Waste companies remove unfair contract terms following investigation

All three companies agreed to make changes to their price variation and liquidated damages clauses.

Visy Paper (trading as Visy Recycling), Cleanaway and Suez Recycling & Recovery have reviewed and amended potentially unfair contract terms in their standard form contracts following an ACCC investigation into the use of unfair contract terms in the waste management industry.

All three companies have agreed to make changes to their price variation and liquidated damages clauses that previously allowed them to unilaterally increase their prices in specified circumstances and impose penalties on customers who wanted to exit their contracts before the end of the contract term.

ACCC deputy chair Mick Keogh said the price variation and liquidated damages clauses in Visy Recycling’s, Cleanaway’s and Suez’s previous contract terms were likely to be unfair within the meaning of the Australian Consumer Law.

“For example, Visy Recycling customers did not have a right to terminate their contracts if they were dissatisfied with price increases, and yet the contract required customers wanting to exit their contract early to pay the average monthly fees for the previous 12 months multiplied by the remaining number of months on the contract,” he said.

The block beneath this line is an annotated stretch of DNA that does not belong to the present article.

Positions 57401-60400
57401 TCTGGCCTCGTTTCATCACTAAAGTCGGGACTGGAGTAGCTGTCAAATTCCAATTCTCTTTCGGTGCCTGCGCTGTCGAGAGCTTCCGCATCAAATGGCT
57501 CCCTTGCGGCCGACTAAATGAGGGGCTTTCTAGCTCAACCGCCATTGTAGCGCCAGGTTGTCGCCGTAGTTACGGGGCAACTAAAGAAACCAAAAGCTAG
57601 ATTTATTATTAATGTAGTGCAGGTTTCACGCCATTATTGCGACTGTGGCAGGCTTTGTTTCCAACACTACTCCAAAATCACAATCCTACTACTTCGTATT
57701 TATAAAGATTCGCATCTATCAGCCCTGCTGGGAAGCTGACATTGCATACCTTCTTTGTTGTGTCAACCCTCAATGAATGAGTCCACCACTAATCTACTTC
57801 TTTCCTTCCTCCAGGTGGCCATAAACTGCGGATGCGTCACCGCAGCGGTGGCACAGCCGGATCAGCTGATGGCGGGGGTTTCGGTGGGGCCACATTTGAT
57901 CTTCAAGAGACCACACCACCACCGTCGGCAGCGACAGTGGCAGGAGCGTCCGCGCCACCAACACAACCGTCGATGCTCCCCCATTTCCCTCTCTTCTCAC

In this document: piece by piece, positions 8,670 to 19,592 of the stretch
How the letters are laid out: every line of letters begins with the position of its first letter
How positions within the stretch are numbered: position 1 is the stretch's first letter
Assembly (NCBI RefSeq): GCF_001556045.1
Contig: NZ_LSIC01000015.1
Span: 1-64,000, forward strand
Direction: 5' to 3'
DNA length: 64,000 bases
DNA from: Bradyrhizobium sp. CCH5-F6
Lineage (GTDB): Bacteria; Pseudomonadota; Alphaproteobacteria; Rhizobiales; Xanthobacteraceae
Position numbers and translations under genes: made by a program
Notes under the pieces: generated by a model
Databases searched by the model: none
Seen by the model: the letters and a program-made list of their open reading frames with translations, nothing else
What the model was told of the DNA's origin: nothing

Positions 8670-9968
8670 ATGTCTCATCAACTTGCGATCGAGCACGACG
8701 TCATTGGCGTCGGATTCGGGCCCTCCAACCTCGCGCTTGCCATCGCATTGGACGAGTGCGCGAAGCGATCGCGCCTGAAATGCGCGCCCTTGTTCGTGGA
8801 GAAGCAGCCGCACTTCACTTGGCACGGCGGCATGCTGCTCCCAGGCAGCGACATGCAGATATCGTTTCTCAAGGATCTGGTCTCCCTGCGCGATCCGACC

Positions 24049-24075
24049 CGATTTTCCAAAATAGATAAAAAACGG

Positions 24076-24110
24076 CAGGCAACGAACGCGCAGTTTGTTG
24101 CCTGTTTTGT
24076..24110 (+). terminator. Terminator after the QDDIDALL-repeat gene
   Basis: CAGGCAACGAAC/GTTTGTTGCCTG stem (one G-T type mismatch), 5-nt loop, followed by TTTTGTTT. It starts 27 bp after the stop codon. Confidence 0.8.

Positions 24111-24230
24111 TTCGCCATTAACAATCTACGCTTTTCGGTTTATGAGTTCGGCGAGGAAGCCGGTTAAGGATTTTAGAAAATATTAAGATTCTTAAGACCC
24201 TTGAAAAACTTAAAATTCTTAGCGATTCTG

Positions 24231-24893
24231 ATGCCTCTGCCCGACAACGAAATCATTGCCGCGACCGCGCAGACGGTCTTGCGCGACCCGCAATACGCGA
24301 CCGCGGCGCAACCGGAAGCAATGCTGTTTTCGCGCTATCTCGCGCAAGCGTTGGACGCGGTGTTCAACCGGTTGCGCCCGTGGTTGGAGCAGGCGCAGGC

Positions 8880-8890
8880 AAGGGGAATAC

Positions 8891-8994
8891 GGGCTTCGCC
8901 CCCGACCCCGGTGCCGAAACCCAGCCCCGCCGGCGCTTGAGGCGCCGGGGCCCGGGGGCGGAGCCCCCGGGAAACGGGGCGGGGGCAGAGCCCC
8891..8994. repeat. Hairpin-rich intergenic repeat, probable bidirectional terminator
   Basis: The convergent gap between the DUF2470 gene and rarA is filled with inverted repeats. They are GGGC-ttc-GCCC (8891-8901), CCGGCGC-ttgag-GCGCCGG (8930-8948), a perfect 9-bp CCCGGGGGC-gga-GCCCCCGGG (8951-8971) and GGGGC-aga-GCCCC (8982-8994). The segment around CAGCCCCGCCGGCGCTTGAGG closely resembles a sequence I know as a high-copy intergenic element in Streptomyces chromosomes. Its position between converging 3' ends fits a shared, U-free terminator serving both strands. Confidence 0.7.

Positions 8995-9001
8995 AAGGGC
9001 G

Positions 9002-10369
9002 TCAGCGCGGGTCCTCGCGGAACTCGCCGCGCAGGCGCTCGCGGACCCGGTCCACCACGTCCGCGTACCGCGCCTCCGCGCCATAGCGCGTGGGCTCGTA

“Both Cleanaway’s and Suez’s liquidated damages clause required small business customers to pay 30 per cent of the payments remaining over the life of their contract, if they ended their contract early. In our view customers had no of way assessing the justification for price increases which were unilaterally determined by Cleanaway and Suez.”

The ACCC acknowledges Visy Recycling’s, Cleanaway’s and Suez’s co-operation in its investigation into the use of unfair contract terms in standard form contracts in the waste management industry.

“As we continue to investigate potentially unfair contract terms being used by large businesses, the ACCC is calling for legislative change to enable the Court to impose penalties and order compensation for customers where large businesses take advantage of unfair terms in dealings with small business and consumers,” said Keogh.

The ACCC continues to investigate potentially unfair contract terms used and included in standard form small business contracts across the waste management industry.

“The ACCC urges all businesses to review their standard form contracts to ensure they do not include unfair contract terms.”

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